Crooks made the most of students’ summer vacation, snagging thousands of dollars of electronics from Brooklyn schools in at least three separate heists.
In the worst burglary over the all-too-short summer break, thieves heisted 17 Apple iBook computers from a locked cabinet in Williamsburg’s Academy for Young Writers on South Third Street.
The crooks got into the locked classroom and opened a combination lock between June 29 and Aug. 25, escaping from the high school, which is between Driggs Avenue and Roebling Street, with the laptops.
Construction workers have been in the school since July 1, and all school faculty members know the combination to open the cabinet that contained the computers, cops said.
In Fort Greene, burglars stole three computers from JHS 113 on Adelphi Street.
Staff noticed that the computers were missing from the locked classroom, which was not used for summer school, on Aug. 27 at around 8:30 am. Numerous people had keys to the room, leading police to wonder if crooks stole the goods from the junior high, which is between Myrtle and Park avenues.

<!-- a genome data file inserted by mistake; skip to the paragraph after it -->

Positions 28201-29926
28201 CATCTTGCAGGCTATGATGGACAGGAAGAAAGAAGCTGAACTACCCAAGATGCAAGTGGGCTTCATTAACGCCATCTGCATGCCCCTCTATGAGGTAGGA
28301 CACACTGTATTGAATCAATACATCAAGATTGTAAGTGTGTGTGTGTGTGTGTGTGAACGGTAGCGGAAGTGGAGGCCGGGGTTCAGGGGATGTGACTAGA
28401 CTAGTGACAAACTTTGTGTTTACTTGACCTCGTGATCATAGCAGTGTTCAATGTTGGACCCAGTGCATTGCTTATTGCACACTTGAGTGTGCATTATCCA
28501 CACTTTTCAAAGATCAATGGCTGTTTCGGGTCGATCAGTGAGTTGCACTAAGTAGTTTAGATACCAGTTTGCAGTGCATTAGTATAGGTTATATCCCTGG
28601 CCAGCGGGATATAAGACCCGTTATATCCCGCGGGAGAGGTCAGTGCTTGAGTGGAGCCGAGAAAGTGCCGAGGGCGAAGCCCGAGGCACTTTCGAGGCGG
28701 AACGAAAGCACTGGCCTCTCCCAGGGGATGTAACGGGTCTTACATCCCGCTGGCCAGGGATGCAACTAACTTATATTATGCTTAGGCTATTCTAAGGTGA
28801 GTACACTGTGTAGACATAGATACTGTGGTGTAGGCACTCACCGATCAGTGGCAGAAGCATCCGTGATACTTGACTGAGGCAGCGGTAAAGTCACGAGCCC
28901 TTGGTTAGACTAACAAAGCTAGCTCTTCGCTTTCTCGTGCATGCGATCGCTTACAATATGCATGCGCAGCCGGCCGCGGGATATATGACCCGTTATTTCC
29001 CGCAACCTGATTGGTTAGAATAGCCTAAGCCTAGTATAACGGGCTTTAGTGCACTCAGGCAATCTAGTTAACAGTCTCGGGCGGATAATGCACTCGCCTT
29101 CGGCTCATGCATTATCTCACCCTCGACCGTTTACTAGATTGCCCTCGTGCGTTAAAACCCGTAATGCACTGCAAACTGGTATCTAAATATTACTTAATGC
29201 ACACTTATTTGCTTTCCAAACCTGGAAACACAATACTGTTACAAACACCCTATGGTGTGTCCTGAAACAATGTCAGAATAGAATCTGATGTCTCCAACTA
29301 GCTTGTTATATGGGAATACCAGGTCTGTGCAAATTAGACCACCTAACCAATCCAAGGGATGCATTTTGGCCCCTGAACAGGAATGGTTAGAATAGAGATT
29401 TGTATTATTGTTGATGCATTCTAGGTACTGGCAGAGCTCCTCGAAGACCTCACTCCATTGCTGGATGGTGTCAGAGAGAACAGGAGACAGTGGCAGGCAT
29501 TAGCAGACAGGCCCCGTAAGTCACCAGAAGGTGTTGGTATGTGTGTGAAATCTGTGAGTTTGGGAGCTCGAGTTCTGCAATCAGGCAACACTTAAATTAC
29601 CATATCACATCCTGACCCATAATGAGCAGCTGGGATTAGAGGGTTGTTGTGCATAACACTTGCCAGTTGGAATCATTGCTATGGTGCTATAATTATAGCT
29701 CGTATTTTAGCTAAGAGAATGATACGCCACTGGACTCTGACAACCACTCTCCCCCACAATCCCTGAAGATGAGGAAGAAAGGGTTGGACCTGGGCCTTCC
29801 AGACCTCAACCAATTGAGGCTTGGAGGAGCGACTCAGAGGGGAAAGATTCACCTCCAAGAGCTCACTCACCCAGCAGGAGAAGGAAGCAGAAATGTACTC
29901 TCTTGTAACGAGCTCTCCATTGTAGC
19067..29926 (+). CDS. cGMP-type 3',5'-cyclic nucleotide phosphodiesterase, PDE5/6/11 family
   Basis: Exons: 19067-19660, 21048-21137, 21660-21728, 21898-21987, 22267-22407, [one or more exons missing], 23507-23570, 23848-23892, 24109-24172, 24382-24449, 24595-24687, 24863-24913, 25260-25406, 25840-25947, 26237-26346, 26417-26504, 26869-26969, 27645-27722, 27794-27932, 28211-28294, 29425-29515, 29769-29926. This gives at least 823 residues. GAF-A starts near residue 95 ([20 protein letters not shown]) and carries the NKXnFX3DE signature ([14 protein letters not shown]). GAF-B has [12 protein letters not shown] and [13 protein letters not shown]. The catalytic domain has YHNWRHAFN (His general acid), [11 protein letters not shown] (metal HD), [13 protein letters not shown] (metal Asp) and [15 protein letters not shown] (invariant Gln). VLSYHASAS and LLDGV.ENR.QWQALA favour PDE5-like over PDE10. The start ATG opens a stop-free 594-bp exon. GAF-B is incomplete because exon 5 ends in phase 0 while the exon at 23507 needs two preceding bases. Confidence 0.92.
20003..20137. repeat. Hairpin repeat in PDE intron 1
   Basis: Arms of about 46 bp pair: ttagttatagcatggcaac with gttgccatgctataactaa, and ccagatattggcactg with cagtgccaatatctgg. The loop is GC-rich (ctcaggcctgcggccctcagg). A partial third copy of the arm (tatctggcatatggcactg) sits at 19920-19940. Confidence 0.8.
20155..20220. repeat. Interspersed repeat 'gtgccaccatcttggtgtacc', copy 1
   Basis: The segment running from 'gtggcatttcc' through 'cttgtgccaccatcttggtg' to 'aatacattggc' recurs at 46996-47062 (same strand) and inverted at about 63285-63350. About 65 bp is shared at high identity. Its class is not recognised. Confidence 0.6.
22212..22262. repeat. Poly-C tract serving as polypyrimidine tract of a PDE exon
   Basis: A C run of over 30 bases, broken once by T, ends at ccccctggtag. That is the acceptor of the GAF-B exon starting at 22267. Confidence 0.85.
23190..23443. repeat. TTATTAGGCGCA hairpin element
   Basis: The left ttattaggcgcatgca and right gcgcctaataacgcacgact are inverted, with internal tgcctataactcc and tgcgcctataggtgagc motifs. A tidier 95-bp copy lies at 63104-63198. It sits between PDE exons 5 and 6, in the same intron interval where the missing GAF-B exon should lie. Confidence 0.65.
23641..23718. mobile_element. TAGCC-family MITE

Thieves also stole a $5,000 digital projector from MS 51 in Park Slope, cops said.
Police said that the crooks broke into the Fifth Avenue middle school, which is between Fourth and Fifth streets, sometime during the break and stole the projector, a bike and a DVD player.
The crime was discovered by custodians when they showed up for work on Aug. 28.
But parents — and principals — shouldn’t be worried about an academic crime wave.
“It is not uncommon for reports of ‘missing’ property to be filed upon the re-opening of facilities that had been closed for extended periods of time, and it is not uncommon for the ‘missing’ property to later be found safe at locations other than where they were thought to be last seen,” said NYPD spokesman Michael Collins.
In the end, it’s up to each school to secure its own valuables — and each principal to figure out the best way to get them back.
“Each school is responsible for making sure that the equipment is tightly locked,” said Department of Education spokeswoman Marge Feinberg.